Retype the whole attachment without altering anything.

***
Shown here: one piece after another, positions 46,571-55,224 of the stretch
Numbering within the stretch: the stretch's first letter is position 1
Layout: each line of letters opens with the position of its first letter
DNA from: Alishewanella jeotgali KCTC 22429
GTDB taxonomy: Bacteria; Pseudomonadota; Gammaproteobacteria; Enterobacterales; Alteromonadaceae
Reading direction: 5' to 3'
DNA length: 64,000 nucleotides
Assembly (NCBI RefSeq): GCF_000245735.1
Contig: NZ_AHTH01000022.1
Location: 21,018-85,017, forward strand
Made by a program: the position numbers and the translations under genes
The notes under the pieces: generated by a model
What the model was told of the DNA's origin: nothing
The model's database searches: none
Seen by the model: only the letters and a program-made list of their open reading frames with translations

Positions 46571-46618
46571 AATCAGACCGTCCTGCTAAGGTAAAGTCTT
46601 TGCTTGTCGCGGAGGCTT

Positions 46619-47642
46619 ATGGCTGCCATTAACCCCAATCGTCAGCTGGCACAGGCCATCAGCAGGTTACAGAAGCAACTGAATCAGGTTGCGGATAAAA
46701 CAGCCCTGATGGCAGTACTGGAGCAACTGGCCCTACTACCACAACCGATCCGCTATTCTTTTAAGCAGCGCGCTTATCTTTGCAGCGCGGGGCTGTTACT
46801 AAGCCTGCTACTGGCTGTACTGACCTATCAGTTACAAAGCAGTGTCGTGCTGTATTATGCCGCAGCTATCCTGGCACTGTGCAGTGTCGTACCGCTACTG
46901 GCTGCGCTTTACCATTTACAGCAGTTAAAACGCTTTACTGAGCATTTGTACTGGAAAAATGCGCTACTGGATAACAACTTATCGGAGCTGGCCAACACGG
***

Shown here: one piece after another, positions 46,571-55,224 of the stretch
Numbering within the stretch: the stretch's first letter is position 1
Layout: each line of letters opens with the position of its first letter
DNA from: Alishewanella jeotgali KCTC 22429
GTDB taxonomy: Bacteria; Pseudomonadota; Gammaproteobacteria; Enterobacterales; Alteromonadaceae
Reading direction: 5' to 3'
DNA length: 64,000 nucleotides
Assembly (NCBI RefSeq): GCF_000245735.1
Contig: NZ_AHTH01000022.1
Location: 21,018-85,017, forward strand
Made by a program: the position numbers and the translations under genes
The notes under the pieces: generated by a model
What the model was told of the DNA's origin: nothing
The model's database searches: none
Seen by the model: only the letters and a program-made list of their open reading frames with translations

Positions 46571-46618
46571 AATCAGACCGTCCTGCTAAGGTAAAGTCTT
46601 TGCTTGTCGCGGAGGCTT

Positions 46619-47642
46619 ATGGCTGCCATTAACCCCAATCGTCAGCTGGCACAGGCCATCAGCAGGTTACAGAAGCAACTGAATCAGGTTGCGGATAAAA
46701 CAGCCCTGATGGCAGTACTGGAGCAACTGGCCCTACTACCACAACCGATCCGCTATTCTTTTAAGCAGCGCGCTTATCTTTGCAGCGCGGGGCTGTTACT
46801 AAGCCTGCTACTGGCTGTACTGACCTATCAGTTACAAAGCAGTGTCGTGCTGTATTATGCCGCAGCTATCCTGGCACTGTGCAGTGTCGTACCGCTACTG
46901 GCTGCGCTTTACCATTTACAGCAGTTAAAACGCTTTACTGAGCATTTGTACTGGAAAAATGCGCTACTGGATAACAACTTATCGGAGCTGGCCAACACGG